Carter County

The Carter County seat of Elizabethton contains one of Tennessee’s few remaining covered bridges.

This reenactment shows what the Transylvania
Purchase might have looked like.


Carter County has more than its share of history. A lot of it is centered on what is now the Sycamore Shoals State Park.

It was here, in 1775, that a man named Richard Henderson called a big meeting with leaders of the Cherokee tribe and “bought” much of what is now Middle Tennessee in exchange for objects worth a lot of money.

Most of the Cherokee leaders agreed. But one of them – whose name was Dragging Canoe – was angry and stormed away from the meeting.

This painting shows the gathering of the Overmountain Men at Sycamore Shoals.
ARTIST: Lloyd Branson

The colonial governments of Virginia and North Carolina later declared this real estate transaction illegal–determining that Henderson had no legal right to buy this land. However, by the time this happened, Henderson had sent settlers west to places such as present-day Nashville.

A few years later, on September 25, 1780, about 900 fighting men from Virginia and present-day Tennessee gathered at Sycamore Shoals.

Shelving Rock, where the Overmountain Men stopped
on their way to King’s Mountain

From there these “Overmountain Men” crossed the mountains, walking and riding 330 miles in two weeks. On the Tennessee side, they passed through the present-day town of Roan Mountain and then crossed the mountains at Yellow Mountain Gap.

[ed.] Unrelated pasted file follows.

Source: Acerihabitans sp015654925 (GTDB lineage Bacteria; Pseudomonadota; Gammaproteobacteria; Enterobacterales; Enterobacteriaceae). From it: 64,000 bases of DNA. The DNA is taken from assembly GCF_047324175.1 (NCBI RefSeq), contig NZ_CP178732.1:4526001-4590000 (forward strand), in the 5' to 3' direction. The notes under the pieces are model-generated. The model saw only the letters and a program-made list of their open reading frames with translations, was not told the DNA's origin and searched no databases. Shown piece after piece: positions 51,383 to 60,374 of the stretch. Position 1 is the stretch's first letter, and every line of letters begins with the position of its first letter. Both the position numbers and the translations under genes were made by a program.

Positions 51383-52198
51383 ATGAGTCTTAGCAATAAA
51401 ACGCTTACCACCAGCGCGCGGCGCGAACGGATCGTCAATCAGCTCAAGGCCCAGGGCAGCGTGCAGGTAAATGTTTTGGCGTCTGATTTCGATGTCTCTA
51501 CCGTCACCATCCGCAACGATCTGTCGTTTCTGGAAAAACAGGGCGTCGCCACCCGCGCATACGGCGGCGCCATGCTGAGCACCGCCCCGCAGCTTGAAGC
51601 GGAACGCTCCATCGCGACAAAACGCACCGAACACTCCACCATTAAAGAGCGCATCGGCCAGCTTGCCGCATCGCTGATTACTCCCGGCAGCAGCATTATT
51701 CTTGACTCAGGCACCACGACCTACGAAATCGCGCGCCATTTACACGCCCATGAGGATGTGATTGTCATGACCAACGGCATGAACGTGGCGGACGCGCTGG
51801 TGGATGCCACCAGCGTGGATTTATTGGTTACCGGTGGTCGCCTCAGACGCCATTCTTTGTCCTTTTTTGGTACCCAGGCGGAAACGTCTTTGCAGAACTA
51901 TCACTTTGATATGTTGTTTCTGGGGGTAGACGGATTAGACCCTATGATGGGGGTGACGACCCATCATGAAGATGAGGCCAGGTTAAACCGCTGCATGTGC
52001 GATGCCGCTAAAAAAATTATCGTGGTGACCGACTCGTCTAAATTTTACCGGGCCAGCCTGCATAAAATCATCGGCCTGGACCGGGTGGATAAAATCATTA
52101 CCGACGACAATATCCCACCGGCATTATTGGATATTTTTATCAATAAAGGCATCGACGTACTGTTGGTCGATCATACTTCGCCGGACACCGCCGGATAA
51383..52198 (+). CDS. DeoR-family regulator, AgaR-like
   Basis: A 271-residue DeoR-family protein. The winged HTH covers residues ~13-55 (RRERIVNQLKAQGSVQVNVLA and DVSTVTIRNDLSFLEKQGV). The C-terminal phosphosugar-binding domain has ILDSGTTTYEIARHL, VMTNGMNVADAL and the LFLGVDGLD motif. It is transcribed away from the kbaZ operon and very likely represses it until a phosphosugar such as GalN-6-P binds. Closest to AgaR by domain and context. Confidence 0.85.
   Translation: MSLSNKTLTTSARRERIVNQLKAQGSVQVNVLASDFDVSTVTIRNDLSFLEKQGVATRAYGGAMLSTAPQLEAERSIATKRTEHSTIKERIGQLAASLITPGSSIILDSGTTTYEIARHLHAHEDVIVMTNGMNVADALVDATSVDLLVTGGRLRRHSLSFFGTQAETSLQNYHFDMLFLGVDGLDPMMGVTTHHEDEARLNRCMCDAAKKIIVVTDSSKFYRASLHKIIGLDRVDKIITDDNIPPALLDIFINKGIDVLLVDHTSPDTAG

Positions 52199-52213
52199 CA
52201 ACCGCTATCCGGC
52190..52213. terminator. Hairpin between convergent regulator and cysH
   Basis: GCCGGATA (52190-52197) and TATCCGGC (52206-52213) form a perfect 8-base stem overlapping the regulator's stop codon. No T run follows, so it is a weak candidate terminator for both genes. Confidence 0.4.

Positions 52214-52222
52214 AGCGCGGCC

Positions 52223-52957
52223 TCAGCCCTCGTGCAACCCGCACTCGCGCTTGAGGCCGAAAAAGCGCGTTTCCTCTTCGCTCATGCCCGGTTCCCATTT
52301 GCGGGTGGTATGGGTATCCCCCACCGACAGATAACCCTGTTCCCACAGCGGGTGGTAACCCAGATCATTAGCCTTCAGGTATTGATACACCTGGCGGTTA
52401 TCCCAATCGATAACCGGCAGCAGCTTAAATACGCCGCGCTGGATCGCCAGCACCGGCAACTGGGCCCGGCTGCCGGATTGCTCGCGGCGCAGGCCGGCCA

These Overmountain Men were an important part of an American army that fought a tory army led by British Commander Patrick Ferguson. The American victory at King’s Mountain was decisive, and may have been the turning point in the American Revolution.

Click here for a virtual tour of King’s Mountain National Battlefield.

Reenactors crossing the Watauga River

Every September, a group of reenactors associated with the Overmountain Men Victory Trail Association re-enacts the crossing of the Watauga River at Sycamore Shoals.

They would love for more school groups to come to this annual event.

Carter County also contains a town called Happy Valley that is known for two brothers who ran for governor against one another. In 1886, Republicans nominated Alf Taylor to be governor. Democrats nominated Bob Taylor.

A magazine cover about the “War of the Roses”

The two brothers conducted a good-natured campaign, often known as the “War of the Roses.” Since there were debates during the campaign that required the two candidates to be in the same town, the opposing candidates often shared a hotel room and even slept in the same bed!

Democrat Bob Taylor won that election, serving as governor from 1887 to 1891 and later from 1897 until 1899. A generation later, Republican Alfred Taylor was elected, breaking a long streak of Democratic governors and serving from 1921 until 1923.

Three men about to hike the Appalachian Trail
in Carter County

Finally, Carter County is one of seven Tennessee counties that contains parts of the Appalachian Trail, which runs 2,175 miles through Maine, New Hampshire, Vermont, Massachusetts, Connecticut, New York, New Jersey, Pennsylvania, Maryland, West Virginia, Virginia, North Carolina, Tennessee and Georgia.

Click here for a virtual tour of the Appalachian Trail in Tennessee.



Here is the Carter County Courthouse.